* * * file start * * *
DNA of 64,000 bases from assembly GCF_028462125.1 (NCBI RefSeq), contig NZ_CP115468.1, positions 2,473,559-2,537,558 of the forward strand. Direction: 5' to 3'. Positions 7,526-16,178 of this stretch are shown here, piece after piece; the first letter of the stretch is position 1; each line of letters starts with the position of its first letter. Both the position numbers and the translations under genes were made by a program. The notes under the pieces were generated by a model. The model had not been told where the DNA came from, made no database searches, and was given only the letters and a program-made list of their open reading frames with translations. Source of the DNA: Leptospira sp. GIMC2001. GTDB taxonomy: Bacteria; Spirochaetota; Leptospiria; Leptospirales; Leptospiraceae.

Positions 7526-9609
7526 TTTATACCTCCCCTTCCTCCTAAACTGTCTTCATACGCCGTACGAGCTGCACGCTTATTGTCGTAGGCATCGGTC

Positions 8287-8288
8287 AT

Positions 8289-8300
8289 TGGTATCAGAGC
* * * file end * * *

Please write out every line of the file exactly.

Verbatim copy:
DNA of 64,000 bases from assembly GCF_028462125.1 (NCBI RefSeq), contig NZ_CP115468.1, positions 2,473,559-2,537,558 of the forward strand. Direction: 5' to 3'. Positions 7,526-16,178 of this stretch are shown here, piece after piece; the first letter of the stretch is position 1; each line of letters starts with the position of its first letter. Both the position numbers and the translations under genes were made by a program. The notes under the pieces were generated by a model. The model had not been told where the DNA came from, made no database searches, and was given only the letters and a program-made list of their open reading frames with translations. Source of the DNA: Leptospira sp. GIMC2001. GTDB taxonomy: Bacteria; Spirochaetota; Leptospiria; Leptospirales; Leptospiraceae.

Positions 7526-9609
7526 TTTATACCTCCCCTTCCTCCTAAACTGTCTTCATACGCCGTACGAGCTGCACGCTTATTGTCGTAGGCATCGGTC

Positions 8287-8288
8287 AT

Positions 8289-8300
8289 TGGTATCAGAGC